Trees

CSE 373
Data Structures
CSE 373 - Trees 2
Why Do We Need Trees?
· Lists, Stacks, and Queues are linear
relationships
· Ìnformation often contains hierarchical
relationships
· File directories or folders
· Moves in a game
· Hierarchies in organizations
· Can build a tree to support fast searching
CSE 373 - Trees 3
Tree Jargon
· root
· nodes and edges
· leaves
· parent, children, siblings
· ancestors, descendants
· subtrees
· path, path length
· height, depth
A
B C D
E F
CSE 373 - Trees 4
More Tree Jargon
· Length of a path = number
of edges
· Depth of a node N = length
of path from root to N
· Height of node N = length of
longest path from N to a leaf
· Depth of tree = depth of
deepest node
· Height of tree = height of
root
A
B C D
E F
depth=0,
height = 2
depth = 2,
height=0
depth=1,
height =0
CSE 373 - Trees 5
Definition and Tree Trivia
· A tree is a set of nodes,i.e., either
· it's an empty set of nodes, or
· it has one node called the root from which zero or
more trees (subtrees) descend
· Two nodes in a tree have at most one path
between them
· Can a non-zero path from node N reach node
N again?
No. Trees can never have cycles (loops)
CSE 373 - Trees 6
Paths
· A tree with N nodes always has N-1
edges (prove it by induction)
Base Case: N=1 one node, zero edges
Ìnductive Hypothesis: Suppose that a tree with N=k nodes
always has k-1 edges.
Induction: Suppose N=k+1.
The k+1st node must connect
to the rest by 1 or more edges.
Ìf more, we get a cycle. So it connects by just 1 more edge
k
+1
CSE 373 - Trees 7
Ìmplementation of Trees
· One possible pointer-based Ìmplementation
· tree nodes with value and a pointer to each child
· but how many pointers should we allocate space for?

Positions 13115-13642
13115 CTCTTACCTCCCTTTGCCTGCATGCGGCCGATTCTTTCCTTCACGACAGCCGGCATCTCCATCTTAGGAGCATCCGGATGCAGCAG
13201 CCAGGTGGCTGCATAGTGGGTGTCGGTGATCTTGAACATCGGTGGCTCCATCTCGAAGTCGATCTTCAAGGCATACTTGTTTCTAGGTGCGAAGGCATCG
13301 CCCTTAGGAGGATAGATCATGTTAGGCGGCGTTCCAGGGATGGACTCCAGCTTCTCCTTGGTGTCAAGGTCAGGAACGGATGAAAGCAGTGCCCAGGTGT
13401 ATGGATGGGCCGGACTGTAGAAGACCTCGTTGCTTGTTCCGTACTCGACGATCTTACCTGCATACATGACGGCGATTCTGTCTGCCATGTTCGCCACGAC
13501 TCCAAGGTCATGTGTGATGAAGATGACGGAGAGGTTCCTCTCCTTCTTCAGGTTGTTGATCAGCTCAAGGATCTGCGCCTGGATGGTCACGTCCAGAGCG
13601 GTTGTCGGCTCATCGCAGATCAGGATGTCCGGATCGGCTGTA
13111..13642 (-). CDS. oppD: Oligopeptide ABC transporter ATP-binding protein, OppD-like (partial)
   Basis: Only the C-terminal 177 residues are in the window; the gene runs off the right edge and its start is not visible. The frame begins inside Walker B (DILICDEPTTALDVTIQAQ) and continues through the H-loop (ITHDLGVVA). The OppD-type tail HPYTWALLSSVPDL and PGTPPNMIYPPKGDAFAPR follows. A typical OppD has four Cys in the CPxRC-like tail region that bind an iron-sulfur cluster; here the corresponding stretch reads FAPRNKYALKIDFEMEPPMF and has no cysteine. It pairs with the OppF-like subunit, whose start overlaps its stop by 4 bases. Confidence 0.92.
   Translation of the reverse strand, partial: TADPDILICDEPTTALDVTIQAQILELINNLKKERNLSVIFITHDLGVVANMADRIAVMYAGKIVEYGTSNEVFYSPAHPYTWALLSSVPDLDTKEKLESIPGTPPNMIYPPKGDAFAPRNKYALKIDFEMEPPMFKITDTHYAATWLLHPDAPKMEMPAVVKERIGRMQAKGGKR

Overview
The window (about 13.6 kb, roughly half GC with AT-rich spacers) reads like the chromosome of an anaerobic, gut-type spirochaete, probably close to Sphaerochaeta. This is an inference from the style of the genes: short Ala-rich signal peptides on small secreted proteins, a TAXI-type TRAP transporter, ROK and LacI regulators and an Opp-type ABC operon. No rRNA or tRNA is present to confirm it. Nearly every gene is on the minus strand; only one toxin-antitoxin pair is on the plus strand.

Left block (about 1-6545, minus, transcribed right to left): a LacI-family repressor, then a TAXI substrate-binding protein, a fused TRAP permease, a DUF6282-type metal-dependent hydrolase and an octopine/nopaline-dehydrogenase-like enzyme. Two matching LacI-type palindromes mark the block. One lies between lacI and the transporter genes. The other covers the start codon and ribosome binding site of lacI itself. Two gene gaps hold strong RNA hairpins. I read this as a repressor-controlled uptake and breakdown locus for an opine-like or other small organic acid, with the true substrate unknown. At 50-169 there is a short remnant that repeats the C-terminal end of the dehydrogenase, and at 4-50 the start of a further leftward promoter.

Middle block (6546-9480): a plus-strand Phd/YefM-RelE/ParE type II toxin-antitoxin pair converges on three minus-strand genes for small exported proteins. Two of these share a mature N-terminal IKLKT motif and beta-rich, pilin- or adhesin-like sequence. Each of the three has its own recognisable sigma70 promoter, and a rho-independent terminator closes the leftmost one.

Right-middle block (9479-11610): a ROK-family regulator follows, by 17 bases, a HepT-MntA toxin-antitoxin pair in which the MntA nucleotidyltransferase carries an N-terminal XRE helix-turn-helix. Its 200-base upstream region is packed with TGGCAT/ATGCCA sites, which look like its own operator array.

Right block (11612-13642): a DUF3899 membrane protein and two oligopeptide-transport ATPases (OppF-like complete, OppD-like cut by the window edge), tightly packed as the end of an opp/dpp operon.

· A more flexible pointer-based implementation
· 1
st
Child / Next Sibling List Representation
· Each node has 2 pointers: one to its first child and one to
next sibling
· Can handle arbitrary number of children
CSE 373 - Trees 8
Arbitrary Branching
A
B C D
E F
A
B C D
E F
Data
FirstChild Sibling
Nodes
of same
depth
CSE 373 - Trees 9
Binary Trees
· Every node has at most two children
· Most popular tree in computer science
· Given N nodes, what is the minimum depth of a
binary tree? (This means all levels but the last are full!)
· At depth d, you can have N = 2
d
to N = 2
d+1
-1 nodes
 
N log d implies 1 2 N 2
2 min
1 d d
= − ≤ ≤
+
CSE 373 - Trees 10
Minimum depth vs node count
· At depth d, you can have N = 2
d
to 2
d+1
-1
nodes
· minimum depth d is Θ (log N)
1
2 3
6 7 4 5
T(n) is Θ (f(n)) means
T(n) is O(f(n)) and f(n) is O(T(n)),
i.e. T(n) and f(n) have the same
growth rate
d=2
N=2
2
to 2
3
-1 (i.e, 4 to 7 nodes)
CSE 373 - Trees 11
Maximum depth vs node
count
· What is the maximum depth of a binary
tree?
· Degenerate case: Tree is a linked list!
· Maximum depth = N-1
· Goal: Would like to keep depth at
around log N to get better performance
than linked list for operations like Find
CSE 373 - Trees 12
A degenerate tree
1
5
2
3
4
7
6
A linked list with high overhead
and few redeeming characteristics
CSE 373 - Trees 13
Traversing Binary Trees
· The definitions of the traversals are recursive
definitions. For example:
· Visit the root
· Visit the left subtree (i.e., visit the tree whose root
is the left child) and do this recursively
· Visit the right subtree (i.e., visit the tree whose root
is the right child) and do this recursively
· Traversal definitions can be extended to
general (non-binary) trees
CSE 373 - Trees 14
Traversing Binary Trees
· Preorder: Node, then Children (starting
with the left) recursively + * + A B C D
· Ìnorder: Left child recursively, Node,
Right child recursively A + B * C + D
· Postorder: Children recursively, then Node
A B + C * D +

+
+
CSE 373 - Trees 15
Binary Search Trees
· Binary search trees are binary trees in
which
· all values in the node's left subtree
are less than node value
· all values in the node's right subtree